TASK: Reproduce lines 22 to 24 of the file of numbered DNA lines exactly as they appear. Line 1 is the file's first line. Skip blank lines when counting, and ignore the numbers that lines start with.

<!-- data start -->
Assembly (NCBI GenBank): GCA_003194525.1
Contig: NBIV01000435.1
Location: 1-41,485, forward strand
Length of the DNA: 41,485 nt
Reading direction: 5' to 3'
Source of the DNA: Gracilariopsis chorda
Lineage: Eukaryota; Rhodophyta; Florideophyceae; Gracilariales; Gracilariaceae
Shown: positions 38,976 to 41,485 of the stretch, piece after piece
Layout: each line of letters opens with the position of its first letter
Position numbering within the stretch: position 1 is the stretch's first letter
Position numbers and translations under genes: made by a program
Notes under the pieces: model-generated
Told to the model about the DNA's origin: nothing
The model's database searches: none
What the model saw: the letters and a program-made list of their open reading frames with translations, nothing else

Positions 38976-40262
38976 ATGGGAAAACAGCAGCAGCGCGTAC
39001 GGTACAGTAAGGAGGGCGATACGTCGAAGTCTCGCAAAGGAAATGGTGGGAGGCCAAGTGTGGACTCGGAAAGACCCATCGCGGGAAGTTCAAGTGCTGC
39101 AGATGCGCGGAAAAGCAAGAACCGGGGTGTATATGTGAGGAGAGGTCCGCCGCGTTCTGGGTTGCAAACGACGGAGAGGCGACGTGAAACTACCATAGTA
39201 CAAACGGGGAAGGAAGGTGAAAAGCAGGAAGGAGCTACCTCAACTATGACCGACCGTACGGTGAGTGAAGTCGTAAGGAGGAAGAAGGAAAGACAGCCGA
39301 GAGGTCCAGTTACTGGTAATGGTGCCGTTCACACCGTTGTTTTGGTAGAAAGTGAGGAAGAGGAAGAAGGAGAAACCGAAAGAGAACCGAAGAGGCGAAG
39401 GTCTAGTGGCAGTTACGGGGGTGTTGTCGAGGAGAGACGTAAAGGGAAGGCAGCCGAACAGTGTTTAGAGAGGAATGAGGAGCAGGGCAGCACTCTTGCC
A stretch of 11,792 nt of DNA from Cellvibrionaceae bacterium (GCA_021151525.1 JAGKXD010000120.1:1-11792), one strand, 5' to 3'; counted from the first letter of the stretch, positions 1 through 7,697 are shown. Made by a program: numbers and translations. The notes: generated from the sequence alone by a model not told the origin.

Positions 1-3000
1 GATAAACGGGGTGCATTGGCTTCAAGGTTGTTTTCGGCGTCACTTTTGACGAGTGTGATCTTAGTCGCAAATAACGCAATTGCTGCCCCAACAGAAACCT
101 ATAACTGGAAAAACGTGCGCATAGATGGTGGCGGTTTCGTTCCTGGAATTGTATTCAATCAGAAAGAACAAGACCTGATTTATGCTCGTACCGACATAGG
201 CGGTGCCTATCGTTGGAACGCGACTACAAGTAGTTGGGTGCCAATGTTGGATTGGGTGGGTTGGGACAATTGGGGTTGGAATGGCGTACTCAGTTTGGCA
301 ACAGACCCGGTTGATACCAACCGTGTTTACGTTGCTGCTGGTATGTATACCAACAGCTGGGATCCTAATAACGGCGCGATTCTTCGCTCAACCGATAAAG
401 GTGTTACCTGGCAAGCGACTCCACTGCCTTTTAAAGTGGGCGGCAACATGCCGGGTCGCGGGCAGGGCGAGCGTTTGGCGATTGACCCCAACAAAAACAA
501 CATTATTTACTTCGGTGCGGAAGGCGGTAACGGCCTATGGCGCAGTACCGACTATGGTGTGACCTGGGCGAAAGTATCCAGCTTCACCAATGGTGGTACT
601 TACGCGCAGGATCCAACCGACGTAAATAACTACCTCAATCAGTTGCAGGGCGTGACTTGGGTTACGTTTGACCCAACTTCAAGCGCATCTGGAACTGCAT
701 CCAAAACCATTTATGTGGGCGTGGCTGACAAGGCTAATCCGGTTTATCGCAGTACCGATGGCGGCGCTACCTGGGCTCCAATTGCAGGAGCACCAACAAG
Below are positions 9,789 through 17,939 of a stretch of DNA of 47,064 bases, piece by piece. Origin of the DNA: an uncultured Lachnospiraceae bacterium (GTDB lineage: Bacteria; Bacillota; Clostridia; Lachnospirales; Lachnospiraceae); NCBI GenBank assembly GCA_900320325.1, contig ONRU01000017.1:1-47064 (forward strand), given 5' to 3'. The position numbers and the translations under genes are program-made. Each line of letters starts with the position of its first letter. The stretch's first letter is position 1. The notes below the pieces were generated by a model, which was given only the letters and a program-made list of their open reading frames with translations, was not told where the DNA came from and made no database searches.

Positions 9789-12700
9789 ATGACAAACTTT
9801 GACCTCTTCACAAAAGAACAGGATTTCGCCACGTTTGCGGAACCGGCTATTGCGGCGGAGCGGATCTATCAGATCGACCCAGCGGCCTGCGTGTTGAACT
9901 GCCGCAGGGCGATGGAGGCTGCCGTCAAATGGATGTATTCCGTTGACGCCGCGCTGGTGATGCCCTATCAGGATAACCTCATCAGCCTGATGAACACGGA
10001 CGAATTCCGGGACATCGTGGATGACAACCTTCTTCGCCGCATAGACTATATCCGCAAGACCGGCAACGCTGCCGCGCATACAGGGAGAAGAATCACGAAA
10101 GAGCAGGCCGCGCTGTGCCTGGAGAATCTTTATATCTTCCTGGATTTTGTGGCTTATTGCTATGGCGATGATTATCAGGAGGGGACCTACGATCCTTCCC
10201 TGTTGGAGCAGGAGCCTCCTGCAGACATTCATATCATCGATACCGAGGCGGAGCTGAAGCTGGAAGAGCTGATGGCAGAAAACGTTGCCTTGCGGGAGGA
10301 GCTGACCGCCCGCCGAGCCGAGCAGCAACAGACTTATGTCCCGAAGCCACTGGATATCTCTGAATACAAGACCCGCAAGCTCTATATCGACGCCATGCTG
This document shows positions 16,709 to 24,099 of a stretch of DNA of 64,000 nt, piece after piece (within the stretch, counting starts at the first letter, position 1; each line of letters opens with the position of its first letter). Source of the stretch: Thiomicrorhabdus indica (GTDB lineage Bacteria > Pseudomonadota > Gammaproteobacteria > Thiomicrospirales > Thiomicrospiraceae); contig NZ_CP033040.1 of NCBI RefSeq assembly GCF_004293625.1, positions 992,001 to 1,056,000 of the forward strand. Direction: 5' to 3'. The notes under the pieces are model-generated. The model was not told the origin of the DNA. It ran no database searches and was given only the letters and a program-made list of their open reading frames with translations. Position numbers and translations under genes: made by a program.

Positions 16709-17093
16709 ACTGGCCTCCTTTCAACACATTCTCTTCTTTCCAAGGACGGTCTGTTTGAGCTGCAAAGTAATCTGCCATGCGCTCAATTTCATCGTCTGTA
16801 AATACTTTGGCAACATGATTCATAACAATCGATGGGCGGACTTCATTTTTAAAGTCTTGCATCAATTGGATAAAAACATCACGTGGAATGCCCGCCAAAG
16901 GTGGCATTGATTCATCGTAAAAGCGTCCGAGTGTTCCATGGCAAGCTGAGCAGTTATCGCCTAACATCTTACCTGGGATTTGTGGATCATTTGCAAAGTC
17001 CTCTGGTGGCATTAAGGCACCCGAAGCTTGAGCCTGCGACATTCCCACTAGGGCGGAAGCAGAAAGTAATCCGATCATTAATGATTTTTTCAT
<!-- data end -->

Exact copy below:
39401 GTCTAGTGGCAGTTACGGGGGTGTTGTCGAGGAGAGACGTAAAGGGAAGGCAGCCGAACAGTGTTTAGAGAGGAATGAGGAGCAGGGCAGCACTCTTGCC
A stretch of 11,792 nt of DNA from Cellvibrionaceae bacterium (GCA_021151525.1 JAGKXD010000120.1:1-11792), one strand, 5' to 3'; counted from the first letter of the stretch, positions 1 through 7,697 are shown. Made by a program: numbers and translations. The notes: generated from the sequence alone by a model not told the origin.

Positions 1-3000